Review Summary: An album that changed my perceptions on music3 of 5 thought this review was well written
At some point in a person’s life they encounter an event; maybe a movie, maybe a real life situation, maybe a musical album, that changes the way they look at that particular element of their life. For me, that time was when I picked up Who Speaks For Planet Earth?
by New Hampshire based And Then There Were None.
Originally a metalcore band, ATTWN released their debut album, The Hope We Forgot Exists, before member changes and a longing to play a more open style transformed them into the dance-pop band that they are today. Don’t get me wrong though, just because ATTWN plays a style of European dance-pop does not mean that their metal roots are completely gone from the mix. The guitarists still have an important role, such as in Reinventing Robert Cohen and Thank the Watchmaker, where they provide a nifty wall of backing chords along with some riffs thrown in the mix. The drums also show a trace of their metal roots, as the mostly electronic drums ebb and flow, with patterns more common in metal versus pop.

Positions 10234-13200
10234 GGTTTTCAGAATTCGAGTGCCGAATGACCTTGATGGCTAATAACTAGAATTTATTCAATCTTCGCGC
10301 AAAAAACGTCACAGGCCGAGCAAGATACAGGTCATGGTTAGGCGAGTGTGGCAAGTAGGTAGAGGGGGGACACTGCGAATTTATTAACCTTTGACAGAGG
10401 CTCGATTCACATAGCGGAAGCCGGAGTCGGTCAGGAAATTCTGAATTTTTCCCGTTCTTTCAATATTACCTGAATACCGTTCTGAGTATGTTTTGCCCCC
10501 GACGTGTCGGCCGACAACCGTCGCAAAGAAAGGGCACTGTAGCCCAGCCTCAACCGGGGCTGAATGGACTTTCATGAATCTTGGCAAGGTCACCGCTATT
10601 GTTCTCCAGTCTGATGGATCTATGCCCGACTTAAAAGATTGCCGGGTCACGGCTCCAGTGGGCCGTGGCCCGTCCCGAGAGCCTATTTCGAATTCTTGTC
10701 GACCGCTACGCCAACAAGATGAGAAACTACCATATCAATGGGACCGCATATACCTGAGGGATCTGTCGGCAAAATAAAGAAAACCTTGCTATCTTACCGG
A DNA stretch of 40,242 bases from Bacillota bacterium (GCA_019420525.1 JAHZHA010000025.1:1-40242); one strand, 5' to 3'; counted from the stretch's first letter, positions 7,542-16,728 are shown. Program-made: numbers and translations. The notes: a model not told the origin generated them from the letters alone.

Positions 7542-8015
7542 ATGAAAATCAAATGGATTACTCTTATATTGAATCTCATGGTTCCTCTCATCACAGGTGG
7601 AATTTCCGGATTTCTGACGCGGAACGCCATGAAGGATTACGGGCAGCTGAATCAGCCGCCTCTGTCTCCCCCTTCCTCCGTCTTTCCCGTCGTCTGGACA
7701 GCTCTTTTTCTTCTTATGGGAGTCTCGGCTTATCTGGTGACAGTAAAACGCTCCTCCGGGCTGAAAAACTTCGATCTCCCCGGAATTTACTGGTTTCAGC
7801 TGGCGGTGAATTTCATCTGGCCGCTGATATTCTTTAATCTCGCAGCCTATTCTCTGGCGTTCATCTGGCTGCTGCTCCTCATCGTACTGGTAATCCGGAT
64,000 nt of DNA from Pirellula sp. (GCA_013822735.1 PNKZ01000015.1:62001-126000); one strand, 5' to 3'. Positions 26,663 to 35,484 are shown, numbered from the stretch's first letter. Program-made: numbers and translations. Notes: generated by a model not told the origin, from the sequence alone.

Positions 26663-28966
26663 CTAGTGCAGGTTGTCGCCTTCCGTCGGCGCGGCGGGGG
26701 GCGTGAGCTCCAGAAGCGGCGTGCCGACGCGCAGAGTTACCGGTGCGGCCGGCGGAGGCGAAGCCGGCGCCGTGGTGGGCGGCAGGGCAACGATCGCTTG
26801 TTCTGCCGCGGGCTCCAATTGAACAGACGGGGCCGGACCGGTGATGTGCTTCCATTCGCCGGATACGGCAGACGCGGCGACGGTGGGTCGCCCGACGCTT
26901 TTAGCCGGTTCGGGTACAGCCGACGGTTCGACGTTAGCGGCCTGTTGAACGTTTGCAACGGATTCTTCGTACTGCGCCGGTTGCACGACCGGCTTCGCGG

Although this band has traces of their metal roots, this is a pop band, and the band’s sound is dominated by the keyboard and synth work. At the forefront of everything, the keys flourish with a variety of loops, pads and licks that whirl and spin amidst the backdrop of guitar and drums. Songs like The Atmosphere, and Bed of Nails are just a few of the tracks that showcase the keyboard work on Who Speaks for Planet Earth?
The drums are a mix of electric and acoustic fare, with some fairly original fills and patterns for the most part, although the band does tend to fall back on the same single kick bass sound for a fair majority of the record, but this does not really distract from the overall atmosphere of the record. Bass is present on this record, but as with the drums, a lot of it is of the electric variety.
Vocals are another highlight of the album. The vocalist displays a good singing voice, and the ability to sing in both low octaves (The Atmosphere) as well as higher ones (Action is the Antidote). Along with perfectly placed backing vocals, this album just drips with catchy hooks and clever lyrics. Although the lyrics are Christian in nature, they can be interpreted in a variety of ways, and do not suffer from any lapses or repetitiveness.
Who Speaks for Planet Earth?
Was an album that opened musical doors for me. It showed me a world outside the realm of metal, and inspired me to check out many non-metal artists and expand my musical horizons. Hopefully reading this will inspire you to pick up this album, as it is a very good pop album, and could very well expand your own personal musical tastes.